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Pennsylvania Ballet

"Swan Lake"

by Lori Ibay

March 3, 2011 -- Academy of Music, Philadelphia, PA

Pennsylvania Ballet first presented the world premiere of Christopher Wheeldon’s re-envisioned “Swan Lake” on June 4, 2004, neatly timed with the Dance Critics Association’s 30th annual conference taking place in Philadelphia the same weekend, and allowing dozens of critics (myself included) to witness the historic event. The timing of this season’s opening night was probably not coincidental either. With the 2011 Academy Awards still fresh in our memory – complete with images of a glowing, pregnant Natalie Portman clutching her Oscar for Best Actress for her role in the blockbuster film, “Black Swan” (which was also nominated for five other awards, including Best Motion Picture) – it seems as though audiences are eager to see a full-length, real-live “Swan Lake.” If they’d decided to pile into the Academy of Music on Thursday night, as I did, they would not have been disappointed.

Wheeldon’s modernized “Swan” still feels refreshingly innovative, even seven seasons after my first viewing. Gone are the typical stone castles, the dark woods, the evil sorcerers, and the parade of princesses at the royal ball. Instead we have a company rehearsing for its production of “Swan Lake,” a sinister ballet patron, a motley entourage at the company’s gala, and a principal dancer obsessed with his role. The opening scene roots us unmistakably in the Degas era. Ballerinas gather in rehearsal clothes, pausing deliberately for fleeting moments while tying their shoes or fixing their hair, creating live reproductions of Degas paintings. By setting the action in the 19th century, Wheeldon ingeniously makes his version simultaneously modern yet traditional, and undoubtedly more accessible to 21st century audiences.

As the principal dancer overly engrossed in his role, Zachary Hench is regal and engaging. Hench was Wheeldon’s original Siegfried, and the character seems to come second nature to him. His partnering looks effortless, even in the most intricate pas de deux; he consistently delivers fireworks during his solos (and rarely fewer than five revolutions in his pirouettes); and his emotions flow from him so naturally that we believe and sympathize with his turmoil and his heartbreak.

Opposite him, and in nearly opposite circumstances, new to the role and (gasp) corps de ballet member Lauren Fadeley attacked the challenge with grace, poise, and solid technique. Her Odette was appropriately timid and apprehensive, and her long arms were a natural fit for the swan-like movements. As Odile, Fadeley was more confident, coy, and flirty, though not as sexy, seductive, and truly evil as I hoped she would be (admittedly this opinion comes from one who feels that every traditional “Swan” should end in a double suicide). It will be interesting to see how she develops her portrayal of the Black Swan as she continues to perform this role throughout her career. Technically solid, Fadeley showed off beautiful lines and perfectly arched feet, and in her Act III solo, fired off twenty-two uniform single pirouettes (but who’s counting?). More importantly, she was expressive and believable in her despair in Act IV, which was key in delivering the tragedy of the love story.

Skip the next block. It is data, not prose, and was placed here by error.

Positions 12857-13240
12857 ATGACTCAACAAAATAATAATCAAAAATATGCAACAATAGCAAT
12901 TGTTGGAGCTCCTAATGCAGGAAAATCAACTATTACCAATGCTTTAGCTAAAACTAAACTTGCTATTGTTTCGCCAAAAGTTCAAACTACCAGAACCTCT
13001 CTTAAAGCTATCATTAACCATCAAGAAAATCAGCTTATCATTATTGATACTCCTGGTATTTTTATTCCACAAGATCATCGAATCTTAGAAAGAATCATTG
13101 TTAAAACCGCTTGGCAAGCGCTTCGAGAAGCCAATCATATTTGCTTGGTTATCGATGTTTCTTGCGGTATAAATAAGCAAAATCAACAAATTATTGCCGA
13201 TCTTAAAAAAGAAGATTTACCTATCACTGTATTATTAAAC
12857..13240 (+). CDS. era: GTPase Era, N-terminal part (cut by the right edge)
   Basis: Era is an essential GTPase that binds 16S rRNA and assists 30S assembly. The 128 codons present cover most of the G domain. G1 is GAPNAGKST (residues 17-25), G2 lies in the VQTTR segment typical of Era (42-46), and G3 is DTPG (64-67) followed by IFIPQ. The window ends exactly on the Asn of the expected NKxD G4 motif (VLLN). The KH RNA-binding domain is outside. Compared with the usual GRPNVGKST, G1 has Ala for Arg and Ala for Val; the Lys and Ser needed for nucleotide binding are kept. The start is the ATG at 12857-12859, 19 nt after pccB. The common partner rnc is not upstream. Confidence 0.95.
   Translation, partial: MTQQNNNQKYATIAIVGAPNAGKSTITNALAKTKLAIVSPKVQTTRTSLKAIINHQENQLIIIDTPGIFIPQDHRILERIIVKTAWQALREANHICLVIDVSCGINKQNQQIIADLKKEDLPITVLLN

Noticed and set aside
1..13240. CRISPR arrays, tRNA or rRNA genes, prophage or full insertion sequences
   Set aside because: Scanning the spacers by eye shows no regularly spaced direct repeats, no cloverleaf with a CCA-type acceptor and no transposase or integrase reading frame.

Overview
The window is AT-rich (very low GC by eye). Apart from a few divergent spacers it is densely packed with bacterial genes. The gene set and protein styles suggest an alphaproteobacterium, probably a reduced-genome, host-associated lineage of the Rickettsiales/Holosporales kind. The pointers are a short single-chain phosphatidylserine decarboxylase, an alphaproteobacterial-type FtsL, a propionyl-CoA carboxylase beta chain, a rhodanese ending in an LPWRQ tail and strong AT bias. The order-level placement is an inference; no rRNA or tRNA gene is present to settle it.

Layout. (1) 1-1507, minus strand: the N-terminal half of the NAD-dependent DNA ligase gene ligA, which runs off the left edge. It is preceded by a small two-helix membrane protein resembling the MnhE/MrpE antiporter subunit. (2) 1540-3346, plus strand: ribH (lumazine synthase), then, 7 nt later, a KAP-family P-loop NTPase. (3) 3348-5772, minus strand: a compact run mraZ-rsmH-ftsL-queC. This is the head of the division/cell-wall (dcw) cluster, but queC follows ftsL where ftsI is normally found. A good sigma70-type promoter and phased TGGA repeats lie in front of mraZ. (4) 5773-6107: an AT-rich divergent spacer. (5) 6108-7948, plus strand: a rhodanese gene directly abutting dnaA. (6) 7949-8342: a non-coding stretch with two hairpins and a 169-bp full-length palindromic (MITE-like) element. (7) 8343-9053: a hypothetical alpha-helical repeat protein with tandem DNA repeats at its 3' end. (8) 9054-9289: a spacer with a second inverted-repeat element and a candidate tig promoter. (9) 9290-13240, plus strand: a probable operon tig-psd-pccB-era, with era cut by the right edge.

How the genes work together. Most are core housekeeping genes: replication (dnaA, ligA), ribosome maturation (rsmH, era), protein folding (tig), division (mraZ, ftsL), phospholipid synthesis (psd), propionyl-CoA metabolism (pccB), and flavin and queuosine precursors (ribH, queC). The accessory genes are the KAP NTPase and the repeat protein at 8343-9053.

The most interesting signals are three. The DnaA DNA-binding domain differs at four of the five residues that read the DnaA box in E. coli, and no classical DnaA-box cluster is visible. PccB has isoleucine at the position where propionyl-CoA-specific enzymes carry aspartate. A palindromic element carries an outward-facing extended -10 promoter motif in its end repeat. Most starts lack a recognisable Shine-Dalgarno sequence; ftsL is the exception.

The corps de ballet supported the principals with lively dancing in Act I’s company rehearsal scene. Dressed not in costumes, but in rehearsal attire of muted grays and whites, the dancers added all the color to the scene with their movement, particularly the men’s corps, whose sequence of grand jetes never lost their height, even in the umpteenth leaps at the end of the sequence. Standouts in Act I were Martha Chamberlain, Lillian Di Piazza, and Jermel Johnson (whose ballon never ceases to amaze) in the Pas de Trois.

In Acts II and IV, the women’s corps was absolutely stunning as the flock of swans. They seemed to move, breathe, flow, and morph as one organism into beautiful shapes and forms that Wheeldon expertly weaves. By moving the swans onto the stage more quickly than previous versions, the flock really seems to fly into the scene, and the constant changes in formation make the seamless uniformity of the group more mesmerizing than monotonous. The Cygnets, danced by Laura Bowman, Phoebe Gavula, Abigail Mentzer, and Ryoko Sadoshima, were in near-perfect unison, with only a barely-noticeable stray tilt of the head reminding us that there’s no CGI involved in this production.

Act III’s festivities were fueled by Abigail Mentzer, Kaia Annika Tack, Ian Hussey, and Jermel Johnson in an energetic Pas de Quatre; Amy Aldridge dancing the Russian striptease with flair (with help from an eager and enthusiastic men’s corps); Lillian Di Piazza, Edward Barnes, and Jonathan Stiles dancing a flamenco-infused Spanish Dance that was fiery, if not a bit out of control; and Rachel Maher with James Ihde as the heel-kicking Czardas. Catalin Curcio, Adrianna de Svastich, Amy Holihan, Riolama Lorenzo, and Alison Pray danced a fun and flirty Can-Can before Meredith Rainey’s scheming Von Rothbart introduces Odile.

The evening’s opening night glitches – stage directions audible enough to be heard through the curtain, a stray spotlight here, poor lighting there – were minimal enough not to affect the success of the performance. With final showings coming up on March 12th, this is an opportunity not to be missed for balletomanes and movie-buffs alike. And, with fourteen Pennsylvania Ballet dancers (including Fadeley) appearing in “Black Swan,” and the film’s choreographer (and fiancé to Natalie Portman) Benjamin Millepied presenting a world premiere at the company’s April performances, Pennsylvania Ballet is undoubtedly the company to see this spring.


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